|Department of Public Information • News and Media Division • New York|
Press Conference to Launch ‘World Economic and Social Survey 2010’
While the Group of 20 (G-20) had been important in addressing the global financial crisis, after more than a decade in existence, it had not significantly addressed the challenges of poverty eradication, labour equality, and the environment, which remained necessary for sustainable development, Jomo Kwame Sundaram, Assistant Secretary-General for Economic Development in the Department of Economic and Social Affairs, said at Headquarters today.
At a press conference to launch World Economic and Social Survey 2010, Mr. Jomo said that, although it had encouraged fiscal-stimulus measures in some developing economies, the G-20 was perceived as unable to agree on macroeconomic and financial reform issues. To some, its approach appeared “ad hoc and piecemeal”, seeming to undermine the policy coherence needed to sustain real economic development, he added.
Subtitled “Retooling Global Development”, the Survey looked at key areas of policy inconsistency and weakness in local governance, Mr. Jomo said. “The report seeks to achieve greater coherence in financial regulation, macroeconomic coordination, aid distribution, and other issues such as climate change.”
He went on to note that many developing countries suffered from volatile aid flows and conditionality, which undermined Government planning efforts. It was, therefore, necessary to overhaul the existing aid architecture as it interacted with trade, debt, and other policies, he added.
Presenting the Survey, Robert Vos, Director of the Department’s Development Policy and Analysis Division, also underscored the need to restructure the “architecture” of aid, global trade and international finance to ensure a sustainable global economy. “Many of the current major crises facing the world today — financial, food, energy, and climate — are the result of major systemic weaknesses and a lack of coherence.”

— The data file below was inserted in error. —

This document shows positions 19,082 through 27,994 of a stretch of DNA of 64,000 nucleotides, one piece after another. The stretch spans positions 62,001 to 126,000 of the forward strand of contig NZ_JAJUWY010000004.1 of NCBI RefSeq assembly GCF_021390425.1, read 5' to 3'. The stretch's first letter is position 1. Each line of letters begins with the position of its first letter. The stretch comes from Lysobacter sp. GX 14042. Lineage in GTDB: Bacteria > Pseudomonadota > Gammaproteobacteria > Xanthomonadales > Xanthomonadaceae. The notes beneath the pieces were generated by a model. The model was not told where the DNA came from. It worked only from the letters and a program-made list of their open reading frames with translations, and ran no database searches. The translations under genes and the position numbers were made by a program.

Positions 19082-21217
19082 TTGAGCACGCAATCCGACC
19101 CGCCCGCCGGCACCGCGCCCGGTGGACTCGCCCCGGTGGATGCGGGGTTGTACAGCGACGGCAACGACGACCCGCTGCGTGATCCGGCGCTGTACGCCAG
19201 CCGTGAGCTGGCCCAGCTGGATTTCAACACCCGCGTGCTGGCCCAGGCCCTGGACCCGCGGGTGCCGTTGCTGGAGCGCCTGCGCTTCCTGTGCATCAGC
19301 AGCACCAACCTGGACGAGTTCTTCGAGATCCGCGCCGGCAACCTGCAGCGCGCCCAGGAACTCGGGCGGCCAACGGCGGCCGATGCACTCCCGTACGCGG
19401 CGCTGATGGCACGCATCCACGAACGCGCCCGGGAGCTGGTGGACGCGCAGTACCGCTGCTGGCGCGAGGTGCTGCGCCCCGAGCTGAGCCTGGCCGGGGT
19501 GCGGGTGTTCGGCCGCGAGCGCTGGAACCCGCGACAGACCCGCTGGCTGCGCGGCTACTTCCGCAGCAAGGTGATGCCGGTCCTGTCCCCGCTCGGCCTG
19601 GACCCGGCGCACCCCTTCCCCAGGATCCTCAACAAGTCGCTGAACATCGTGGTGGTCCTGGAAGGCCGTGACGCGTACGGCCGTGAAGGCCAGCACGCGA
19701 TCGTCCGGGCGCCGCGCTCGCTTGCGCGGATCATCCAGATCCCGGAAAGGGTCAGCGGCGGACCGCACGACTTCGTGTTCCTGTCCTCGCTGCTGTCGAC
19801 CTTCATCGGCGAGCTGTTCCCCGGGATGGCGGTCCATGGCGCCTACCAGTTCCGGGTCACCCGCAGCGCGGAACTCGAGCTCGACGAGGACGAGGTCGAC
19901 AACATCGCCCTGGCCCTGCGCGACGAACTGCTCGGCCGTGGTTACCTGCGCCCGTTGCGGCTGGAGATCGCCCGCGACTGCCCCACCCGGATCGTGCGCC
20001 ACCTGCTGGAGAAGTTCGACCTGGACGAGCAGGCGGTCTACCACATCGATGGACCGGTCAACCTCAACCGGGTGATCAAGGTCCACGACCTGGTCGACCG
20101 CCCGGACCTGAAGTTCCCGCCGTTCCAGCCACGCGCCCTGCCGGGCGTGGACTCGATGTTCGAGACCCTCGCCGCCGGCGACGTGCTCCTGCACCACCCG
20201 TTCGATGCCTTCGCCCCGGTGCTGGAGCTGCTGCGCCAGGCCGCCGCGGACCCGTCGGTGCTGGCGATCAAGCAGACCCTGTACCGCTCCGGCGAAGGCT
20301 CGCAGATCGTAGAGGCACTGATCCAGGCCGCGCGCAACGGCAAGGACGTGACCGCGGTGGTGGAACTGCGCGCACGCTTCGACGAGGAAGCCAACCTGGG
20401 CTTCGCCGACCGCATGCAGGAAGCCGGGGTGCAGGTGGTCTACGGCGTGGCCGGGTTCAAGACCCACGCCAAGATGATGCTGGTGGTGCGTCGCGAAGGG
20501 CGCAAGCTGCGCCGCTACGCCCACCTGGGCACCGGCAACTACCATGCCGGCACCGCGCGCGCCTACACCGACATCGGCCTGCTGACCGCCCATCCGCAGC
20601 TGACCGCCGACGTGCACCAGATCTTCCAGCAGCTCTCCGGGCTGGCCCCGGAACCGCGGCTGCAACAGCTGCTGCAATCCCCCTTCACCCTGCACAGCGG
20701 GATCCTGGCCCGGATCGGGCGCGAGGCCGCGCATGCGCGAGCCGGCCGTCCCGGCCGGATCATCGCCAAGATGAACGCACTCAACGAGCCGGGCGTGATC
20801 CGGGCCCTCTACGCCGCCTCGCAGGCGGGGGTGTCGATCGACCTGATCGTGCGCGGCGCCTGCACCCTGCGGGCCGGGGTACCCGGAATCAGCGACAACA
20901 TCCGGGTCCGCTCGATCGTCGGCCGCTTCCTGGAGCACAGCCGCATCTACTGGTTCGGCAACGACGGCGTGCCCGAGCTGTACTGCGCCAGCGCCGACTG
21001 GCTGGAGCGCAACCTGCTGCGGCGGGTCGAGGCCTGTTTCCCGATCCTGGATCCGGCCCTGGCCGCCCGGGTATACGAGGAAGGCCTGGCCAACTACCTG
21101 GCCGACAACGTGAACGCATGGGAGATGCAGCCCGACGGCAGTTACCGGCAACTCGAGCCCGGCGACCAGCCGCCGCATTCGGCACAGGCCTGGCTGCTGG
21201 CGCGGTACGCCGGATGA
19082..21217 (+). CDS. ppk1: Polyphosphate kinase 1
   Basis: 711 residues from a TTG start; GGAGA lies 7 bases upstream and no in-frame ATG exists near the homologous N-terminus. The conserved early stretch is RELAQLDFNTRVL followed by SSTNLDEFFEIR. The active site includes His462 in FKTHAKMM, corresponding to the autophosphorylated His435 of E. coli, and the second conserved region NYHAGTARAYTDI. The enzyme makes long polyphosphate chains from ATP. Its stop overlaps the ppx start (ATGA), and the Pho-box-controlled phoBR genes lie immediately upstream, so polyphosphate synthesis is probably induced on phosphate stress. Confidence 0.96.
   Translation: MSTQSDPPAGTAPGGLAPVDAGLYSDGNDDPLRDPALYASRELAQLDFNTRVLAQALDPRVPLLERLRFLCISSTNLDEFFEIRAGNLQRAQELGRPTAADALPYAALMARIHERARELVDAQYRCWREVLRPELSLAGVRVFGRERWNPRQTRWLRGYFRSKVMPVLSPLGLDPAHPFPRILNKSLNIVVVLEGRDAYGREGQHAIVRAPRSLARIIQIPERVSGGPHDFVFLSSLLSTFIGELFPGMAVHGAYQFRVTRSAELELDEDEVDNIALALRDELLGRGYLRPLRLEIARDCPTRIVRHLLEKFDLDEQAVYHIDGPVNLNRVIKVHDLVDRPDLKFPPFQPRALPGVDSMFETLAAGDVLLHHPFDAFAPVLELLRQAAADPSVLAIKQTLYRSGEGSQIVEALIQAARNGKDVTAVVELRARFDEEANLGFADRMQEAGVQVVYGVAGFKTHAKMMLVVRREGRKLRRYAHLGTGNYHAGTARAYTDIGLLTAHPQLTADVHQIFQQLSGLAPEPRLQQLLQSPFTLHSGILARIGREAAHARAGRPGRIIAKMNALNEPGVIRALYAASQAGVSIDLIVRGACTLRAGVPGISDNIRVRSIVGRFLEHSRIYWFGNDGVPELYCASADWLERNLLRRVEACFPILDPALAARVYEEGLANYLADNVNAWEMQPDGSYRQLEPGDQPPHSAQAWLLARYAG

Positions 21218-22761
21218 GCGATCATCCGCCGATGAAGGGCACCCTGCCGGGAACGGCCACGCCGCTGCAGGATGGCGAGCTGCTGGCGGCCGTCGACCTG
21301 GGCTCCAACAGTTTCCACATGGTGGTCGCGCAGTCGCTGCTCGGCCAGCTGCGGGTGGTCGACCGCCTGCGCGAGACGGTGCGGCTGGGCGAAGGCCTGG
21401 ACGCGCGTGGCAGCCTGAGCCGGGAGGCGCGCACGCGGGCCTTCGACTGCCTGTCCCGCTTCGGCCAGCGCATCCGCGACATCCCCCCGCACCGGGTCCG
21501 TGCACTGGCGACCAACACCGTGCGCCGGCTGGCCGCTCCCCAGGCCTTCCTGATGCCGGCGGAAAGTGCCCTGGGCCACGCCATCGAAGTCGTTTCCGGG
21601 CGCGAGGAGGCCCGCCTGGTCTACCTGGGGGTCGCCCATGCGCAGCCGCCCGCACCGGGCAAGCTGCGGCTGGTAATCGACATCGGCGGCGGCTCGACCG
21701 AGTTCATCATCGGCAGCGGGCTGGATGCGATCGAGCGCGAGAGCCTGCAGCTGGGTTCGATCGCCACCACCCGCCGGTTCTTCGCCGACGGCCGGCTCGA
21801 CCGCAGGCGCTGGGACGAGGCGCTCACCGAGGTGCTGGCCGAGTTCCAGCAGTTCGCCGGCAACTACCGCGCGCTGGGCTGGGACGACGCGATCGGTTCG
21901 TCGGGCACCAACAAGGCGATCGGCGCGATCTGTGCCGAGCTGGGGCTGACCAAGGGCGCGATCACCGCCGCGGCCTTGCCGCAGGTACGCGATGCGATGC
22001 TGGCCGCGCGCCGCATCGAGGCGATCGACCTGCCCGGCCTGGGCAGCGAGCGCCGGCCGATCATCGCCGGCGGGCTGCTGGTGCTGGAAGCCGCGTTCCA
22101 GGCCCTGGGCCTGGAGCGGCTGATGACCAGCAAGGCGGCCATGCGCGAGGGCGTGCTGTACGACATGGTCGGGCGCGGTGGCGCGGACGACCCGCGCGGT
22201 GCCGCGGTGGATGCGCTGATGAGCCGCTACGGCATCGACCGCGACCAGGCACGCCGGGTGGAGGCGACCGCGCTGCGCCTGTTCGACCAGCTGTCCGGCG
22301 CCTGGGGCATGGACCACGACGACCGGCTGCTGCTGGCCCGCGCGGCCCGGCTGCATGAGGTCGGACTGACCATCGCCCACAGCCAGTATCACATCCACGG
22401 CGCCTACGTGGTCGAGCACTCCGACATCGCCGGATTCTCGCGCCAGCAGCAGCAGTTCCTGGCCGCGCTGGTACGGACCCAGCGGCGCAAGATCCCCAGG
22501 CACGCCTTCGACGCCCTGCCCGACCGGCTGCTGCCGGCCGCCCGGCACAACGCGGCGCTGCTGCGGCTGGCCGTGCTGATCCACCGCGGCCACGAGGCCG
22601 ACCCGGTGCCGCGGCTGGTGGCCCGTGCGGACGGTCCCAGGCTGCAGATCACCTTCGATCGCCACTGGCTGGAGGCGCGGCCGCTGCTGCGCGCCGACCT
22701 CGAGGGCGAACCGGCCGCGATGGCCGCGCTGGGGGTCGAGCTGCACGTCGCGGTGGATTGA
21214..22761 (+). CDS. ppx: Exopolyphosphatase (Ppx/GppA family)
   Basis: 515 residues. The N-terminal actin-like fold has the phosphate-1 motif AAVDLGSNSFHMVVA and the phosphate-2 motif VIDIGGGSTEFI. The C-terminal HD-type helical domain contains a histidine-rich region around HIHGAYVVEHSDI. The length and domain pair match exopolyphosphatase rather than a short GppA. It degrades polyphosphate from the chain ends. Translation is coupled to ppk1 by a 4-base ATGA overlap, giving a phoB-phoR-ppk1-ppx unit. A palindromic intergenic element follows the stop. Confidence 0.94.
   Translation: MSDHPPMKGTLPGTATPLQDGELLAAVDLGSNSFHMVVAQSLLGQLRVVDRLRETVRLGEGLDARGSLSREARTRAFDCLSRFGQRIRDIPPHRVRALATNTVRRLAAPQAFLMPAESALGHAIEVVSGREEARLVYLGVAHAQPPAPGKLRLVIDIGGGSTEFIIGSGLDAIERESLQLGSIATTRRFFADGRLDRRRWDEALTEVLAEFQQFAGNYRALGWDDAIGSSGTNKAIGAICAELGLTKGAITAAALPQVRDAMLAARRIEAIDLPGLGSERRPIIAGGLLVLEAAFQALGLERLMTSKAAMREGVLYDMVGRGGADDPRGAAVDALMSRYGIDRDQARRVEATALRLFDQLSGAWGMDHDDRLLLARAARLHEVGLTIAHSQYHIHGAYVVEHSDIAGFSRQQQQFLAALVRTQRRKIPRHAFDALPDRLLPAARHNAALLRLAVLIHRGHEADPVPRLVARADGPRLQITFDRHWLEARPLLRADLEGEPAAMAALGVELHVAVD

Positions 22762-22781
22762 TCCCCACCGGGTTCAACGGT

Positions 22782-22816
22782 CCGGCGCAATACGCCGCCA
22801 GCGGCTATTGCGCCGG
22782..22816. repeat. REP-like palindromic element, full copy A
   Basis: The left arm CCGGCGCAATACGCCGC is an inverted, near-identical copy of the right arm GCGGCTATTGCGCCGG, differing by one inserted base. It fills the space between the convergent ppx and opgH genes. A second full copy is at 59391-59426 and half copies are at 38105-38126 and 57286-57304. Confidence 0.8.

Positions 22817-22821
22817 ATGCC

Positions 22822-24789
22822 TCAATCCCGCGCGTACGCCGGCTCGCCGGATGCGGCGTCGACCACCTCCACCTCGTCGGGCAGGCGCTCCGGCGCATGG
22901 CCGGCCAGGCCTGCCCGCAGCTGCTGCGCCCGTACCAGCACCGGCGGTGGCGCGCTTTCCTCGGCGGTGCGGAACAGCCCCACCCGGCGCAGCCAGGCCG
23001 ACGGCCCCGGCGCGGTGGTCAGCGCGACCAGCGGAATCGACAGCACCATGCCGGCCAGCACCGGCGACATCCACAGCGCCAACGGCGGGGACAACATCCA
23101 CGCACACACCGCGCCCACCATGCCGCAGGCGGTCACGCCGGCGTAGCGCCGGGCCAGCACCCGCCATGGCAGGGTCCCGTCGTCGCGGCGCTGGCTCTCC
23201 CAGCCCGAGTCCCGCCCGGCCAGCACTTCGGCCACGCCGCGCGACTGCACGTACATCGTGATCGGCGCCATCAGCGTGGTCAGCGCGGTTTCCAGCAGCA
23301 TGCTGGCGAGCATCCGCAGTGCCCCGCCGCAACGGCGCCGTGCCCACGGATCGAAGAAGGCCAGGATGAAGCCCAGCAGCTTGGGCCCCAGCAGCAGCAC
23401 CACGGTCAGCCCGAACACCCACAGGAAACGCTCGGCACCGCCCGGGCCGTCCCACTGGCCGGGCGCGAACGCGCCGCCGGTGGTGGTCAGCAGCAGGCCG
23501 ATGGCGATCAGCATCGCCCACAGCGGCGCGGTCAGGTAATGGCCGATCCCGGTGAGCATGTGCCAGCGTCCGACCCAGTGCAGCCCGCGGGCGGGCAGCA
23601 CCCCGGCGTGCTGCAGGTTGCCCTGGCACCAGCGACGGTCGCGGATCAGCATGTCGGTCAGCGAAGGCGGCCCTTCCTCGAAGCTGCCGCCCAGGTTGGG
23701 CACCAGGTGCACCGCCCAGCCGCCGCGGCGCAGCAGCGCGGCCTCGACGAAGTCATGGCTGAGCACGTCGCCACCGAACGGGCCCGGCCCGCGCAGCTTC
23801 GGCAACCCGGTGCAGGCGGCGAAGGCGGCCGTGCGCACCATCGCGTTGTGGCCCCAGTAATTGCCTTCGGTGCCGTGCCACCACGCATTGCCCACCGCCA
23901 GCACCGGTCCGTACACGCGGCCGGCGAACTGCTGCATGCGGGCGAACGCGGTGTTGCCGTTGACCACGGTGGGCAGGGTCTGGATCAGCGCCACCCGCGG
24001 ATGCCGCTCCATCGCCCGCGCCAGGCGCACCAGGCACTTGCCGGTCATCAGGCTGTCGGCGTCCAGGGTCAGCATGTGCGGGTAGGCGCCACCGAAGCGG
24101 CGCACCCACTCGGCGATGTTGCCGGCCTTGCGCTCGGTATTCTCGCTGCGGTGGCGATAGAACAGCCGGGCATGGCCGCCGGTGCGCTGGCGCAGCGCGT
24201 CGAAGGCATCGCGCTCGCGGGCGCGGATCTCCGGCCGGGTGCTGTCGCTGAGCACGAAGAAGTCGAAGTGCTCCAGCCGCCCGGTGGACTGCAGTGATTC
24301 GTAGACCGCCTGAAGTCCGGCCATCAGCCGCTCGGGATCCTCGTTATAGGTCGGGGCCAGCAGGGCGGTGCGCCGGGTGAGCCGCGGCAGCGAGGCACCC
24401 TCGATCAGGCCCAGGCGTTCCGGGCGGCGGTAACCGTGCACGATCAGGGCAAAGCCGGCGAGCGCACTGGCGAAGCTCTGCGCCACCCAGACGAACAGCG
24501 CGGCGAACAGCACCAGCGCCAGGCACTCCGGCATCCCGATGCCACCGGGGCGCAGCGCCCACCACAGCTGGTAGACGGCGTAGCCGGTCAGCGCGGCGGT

The Survey’s focus this year was on prospects for post-crisis global development, he noted. It concluded that a major rebalancing of the global economy was needed. As the world faced rising inequality, ongoing demographic changes, ageing populations, growing urbanization, and increased environmental threats, a sustainable globalization was required to help strengthen the capacities of developing countries to design their own development strategies, Mr. Vos said.
To address the necessary retooling of the aid architecture, global trade, and international finance, he continued, the international community should consider establishing a global economic mechanism that would exceed the present extension of the G-20. “A quick recovery of the global economy will end up in unsustainable patterns of global development if not done correctly,” he stressed.
It was important not only to focus on poverty reduction, he said, but also to incorporate strategies for economic growth and fighting climate change, and to make major adjustments to the trade system so as to allow for effective technology transfer, adjusted property rights regulations, and large financial transfers, where needed.